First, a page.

Back to the Bible, forward to the world: Inaugural address of the Methodist President

  • Photo of Kenneth Howcroft giving his address here
  • Profile photo of Mr Howcroft here

In his inaugural address as President of the MethodistConference, the Revd Kenneth Howcroft spoke of the "desperate need"for the Church to "speak biblically to serve the present age." Heencouraged Conference representatives to turn outwards to face theworld with renewed self-confidence in their Methodistidentity.

Addressing the opening of the annual Methodist Conference inBirmingham, Mr Howcroft spoke of the challenge of communicating theGospel in contemporary society, saying; "We seem less and less ableto speak the languages of the people and cultures round us. We seemless and less steeped in the language and stories of theBible."

"But God has not finished with us yet!" he added, urging people tocelebrate all that Methodism is and could be.

"We are a Methodist people on pilgrimage. We are communities ofvery different people, sometimes multi-cultural and sometimesmulti-national, connected together in what we call a 'Connexion'.We come together in small groups and communities to help each otherexplore the grace of God. We gather round the bible and the tablein order to discover the presence of Christ amongst us in word andsacrament. We encourage each other and watch over one another inlove. What we have in common is that we all recognise our need ofand dependence on the grace of God: the God who loves us before weknow it; who saves us through Christ when we do not deserve it; whosanctifies our thoughts, feelings, intentions, words and actionsthrough the Spirit working within us when we are unable to do itfor ourselves; who comes to us, is made real for us, nurtures andguides us through various outward and visible and, therefore,sacramental signs."

The full text of the address follows:

What are we Methodists for?

People outside the churches often show that they do not know theanswer to that. Once upon a time it was easy: we were the peoplewho, as Colin Morris once somewhat unkindly put it, could becaricatured as saying "If it is fun, we are against it. If it is alot of fun, we are very much against it. And if it is whoopee …..we will write to the Methodist Recorder about it!". Now, though,people are not clear about what we are against, still less why weare against it - either because they do not understand, or becausethey are just not interested in what we are for.

People from other churches often do not know what to make of us,either. They do not know where to put us on the Christian spectrum.Sometimes they just seem politely puzzled. Sometimes they ask. "Areyou like Lutherans? Reformed? Baptists? Pentecostalists? Anglicans?Roman Catholics? Orthodox?". To which the answers are in somerespects like those of that character in The Vicar of Dibley "Yes,yes, yes, yes, yes, yes, yes. And no".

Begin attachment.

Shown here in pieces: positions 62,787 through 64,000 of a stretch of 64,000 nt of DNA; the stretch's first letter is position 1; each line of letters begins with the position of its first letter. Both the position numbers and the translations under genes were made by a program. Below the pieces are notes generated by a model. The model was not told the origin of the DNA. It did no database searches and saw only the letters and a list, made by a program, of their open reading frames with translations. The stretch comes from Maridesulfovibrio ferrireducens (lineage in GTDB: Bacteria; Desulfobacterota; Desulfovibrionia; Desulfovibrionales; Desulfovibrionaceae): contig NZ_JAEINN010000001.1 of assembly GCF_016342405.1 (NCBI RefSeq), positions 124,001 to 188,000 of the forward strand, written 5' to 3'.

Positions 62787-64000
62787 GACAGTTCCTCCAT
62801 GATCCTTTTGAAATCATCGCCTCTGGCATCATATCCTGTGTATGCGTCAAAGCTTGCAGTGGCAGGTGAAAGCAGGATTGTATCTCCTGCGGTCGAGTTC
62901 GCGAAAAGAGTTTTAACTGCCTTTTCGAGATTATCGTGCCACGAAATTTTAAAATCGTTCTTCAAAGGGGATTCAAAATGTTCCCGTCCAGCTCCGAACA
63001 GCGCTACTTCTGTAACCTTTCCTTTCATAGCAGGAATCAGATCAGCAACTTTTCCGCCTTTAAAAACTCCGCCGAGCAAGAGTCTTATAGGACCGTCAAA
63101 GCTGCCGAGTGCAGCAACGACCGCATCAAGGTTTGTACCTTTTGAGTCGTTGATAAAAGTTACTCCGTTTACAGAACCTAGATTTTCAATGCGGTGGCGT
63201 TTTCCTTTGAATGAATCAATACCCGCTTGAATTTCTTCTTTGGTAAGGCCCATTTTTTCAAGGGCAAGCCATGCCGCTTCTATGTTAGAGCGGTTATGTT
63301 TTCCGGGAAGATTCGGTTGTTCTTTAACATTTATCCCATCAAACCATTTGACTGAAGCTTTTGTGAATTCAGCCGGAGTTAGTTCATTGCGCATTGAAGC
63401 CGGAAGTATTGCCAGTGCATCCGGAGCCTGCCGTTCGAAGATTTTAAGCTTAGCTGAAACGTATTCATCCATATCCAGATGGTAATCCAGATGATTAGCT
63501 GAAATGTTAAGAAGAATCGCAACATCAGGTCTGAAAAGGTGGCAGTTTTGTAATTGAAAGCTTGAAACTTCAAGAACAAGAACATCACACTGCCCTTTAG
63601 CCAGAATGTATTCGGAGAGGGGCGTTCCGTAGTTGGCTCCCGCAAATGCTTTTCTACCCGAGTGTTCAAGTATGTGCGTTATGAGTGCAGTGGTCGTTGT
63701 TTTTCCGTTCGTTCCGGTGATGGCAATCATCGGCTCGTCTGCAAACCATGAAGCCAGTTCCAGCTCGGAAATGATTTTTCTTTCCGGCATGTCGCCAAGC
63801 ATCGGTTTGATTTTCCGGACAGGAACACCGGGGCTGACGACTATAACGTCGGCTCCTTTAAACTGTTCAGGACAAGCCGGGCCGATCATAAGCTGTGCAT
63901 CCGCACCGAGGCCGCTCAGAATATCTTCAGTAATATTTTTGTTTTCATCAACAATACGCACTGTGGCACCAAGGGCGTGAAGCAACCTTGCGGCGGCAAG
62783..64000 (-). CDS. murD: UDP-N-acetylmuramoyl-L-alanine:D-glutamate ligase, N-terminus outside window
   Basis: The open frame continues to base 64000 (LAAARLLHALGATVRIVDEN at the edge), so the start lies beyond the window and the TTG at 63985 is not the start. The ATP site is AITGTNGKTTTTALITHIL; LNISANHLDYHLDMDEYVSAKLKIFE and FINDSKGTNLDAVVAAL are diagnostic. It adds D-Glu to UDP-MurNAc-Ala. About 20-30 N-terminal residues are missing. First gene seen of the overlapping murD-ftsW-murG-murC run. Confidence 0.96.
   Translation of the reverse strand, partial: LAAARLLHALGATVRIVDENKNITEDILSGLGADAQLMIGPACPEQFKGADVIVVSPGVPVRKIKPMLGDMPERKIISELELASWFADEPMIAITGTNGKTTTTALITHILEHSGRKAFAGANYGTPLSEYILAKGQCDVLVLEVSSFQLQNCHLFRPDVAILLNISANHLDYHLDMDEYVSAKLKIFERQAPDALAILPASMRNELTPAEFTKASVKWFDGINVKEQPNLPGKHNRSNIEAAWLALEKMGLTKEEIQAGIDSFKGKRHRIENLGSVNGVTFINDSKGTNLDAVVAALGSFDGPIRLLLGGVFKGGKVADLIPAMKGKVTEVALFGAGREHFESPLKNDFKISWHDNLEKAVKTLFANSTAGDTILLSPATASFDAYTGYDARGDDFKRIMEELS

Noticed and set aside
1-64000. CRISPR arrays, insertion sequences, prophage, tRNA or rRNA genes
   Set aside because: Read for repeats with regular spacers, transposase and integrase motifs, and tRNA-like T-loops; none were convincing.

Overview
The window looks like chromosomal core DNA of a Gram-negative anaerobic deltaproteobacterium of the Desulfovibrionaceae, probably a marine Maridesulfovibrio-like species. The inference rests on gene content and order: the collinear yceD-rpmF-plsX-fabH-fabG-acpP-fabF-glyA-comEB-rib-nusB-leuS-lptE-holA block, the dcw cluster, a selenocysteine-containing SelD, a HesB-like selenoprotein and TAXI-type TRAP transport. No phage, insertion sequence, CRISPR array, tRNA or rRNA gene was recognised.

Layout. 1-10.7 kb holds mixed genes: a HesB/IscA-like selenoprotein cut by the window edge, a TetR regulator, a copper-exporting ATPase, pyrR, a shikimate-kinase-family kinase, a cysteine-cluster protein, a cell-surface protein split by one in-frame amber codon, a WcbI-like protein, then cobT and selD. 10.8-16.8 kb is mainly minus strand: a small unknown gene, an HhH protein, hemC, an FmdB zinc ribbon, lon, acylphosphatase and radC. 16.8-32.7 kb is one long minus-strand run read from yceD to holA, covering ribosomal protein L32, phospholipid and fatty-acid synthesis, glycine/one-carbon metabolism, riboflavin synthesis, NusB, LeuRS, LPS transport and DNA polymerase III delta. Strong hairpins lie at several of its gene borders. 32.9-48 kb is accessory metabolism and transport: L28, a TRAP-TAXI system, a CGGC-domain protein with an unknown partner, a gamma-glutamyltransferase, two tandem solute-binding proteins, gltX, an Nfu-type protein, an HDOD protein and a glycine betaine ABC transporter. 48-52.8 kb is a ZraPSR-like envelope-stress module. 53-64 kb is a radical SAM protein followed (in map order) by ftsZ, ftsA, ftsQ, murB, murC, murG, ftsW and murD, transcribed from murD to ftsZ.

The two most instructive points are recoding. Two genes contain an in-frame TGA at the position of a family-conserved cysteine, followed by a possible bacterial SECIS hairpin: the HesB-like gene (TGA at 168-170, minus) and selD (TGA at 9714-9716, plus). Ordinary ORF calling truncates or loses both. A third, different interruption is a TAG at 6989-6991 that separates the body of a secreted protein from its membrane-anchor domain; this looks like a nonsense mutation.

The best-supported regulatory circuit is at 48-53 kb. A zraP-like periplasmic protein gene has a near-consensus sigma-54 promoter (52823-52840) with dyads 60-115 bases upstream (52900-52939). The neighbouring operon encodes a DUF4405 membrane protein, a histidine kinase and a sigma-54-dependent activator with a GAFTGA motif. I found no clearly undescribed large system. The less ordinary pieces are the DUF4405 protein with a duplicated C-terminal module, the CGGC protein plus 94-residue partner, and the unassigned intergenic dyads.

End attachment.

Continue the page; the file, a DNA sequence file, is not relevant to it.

We are and we are not like those others. But we are alsocharacteristically ourselves - even these days, when an increasingnumber of us are not born and bred as Methodists or Methodist byconviction; when many of us are perhaps Methodist because ithappened to be the nearest church where we liked the music, or itwas the first church where the coffee was drinkable. Yet even thesedays, you can still walk into a group of people and often just knowthat they are Methodist. It is almost indefinable. It is not justthe level of noise, or the almost idolatrous regard for committeesand the proper storage of tea cups (and I have always said that amajor part of discipleship is being prepared to drink tea and bebored for Christ in meetings!). It is something more.

So, what gifts do we Methodists bring to the party? What are wefor? Maybe part of the problem for other people is that we are nolonger clear about the answer ourselves (although the GeneralSecretary's coining of the phrase "A discipleship movement shapedfor mission" has got some of us thinking and arguing about thequestion again).

Once upon a time, though, we had an answer. It said that theMethodist Church "… ever remembers that in the providence of GodMethodism was raised up to spread scriptural holiness through theland by the proclamation of the evangelical faith and declares itsunfaltering resolve to be true to its divinely appointedmission".

No. Please. Don't glaze over. I know that sounds complicated andold-fashioned. It comes from a time before any of us were adults,even our distinguished predecessors in these presidential andvice-presidential roles here today! It is from the Deed ofMethodist Union 1932, when our current Methodist Church in GreatBritain was formed out of the main churches into which the originalMethodist movement in this country had splintered. Bear with me fora moment as we look at it again. Because it is still the basis ofour Church, our Conference, our Connexion. Yet do we still 'everremember' what it says? Do we know what our 'divinely appointedmission' is? And do we still have an 'unfaltering resolve to betrue' to it'?

What we are meant to remember is that we have been 'raised up' byGod. Who we are, what we do and what we are for is not a matter ofour own whims or choice. We are not a voluntary association ofpeople in that sense. Rather we are a group of people called andmade by God. The choice we have is whether we freely and gratefullyrespond to the grace of that calling.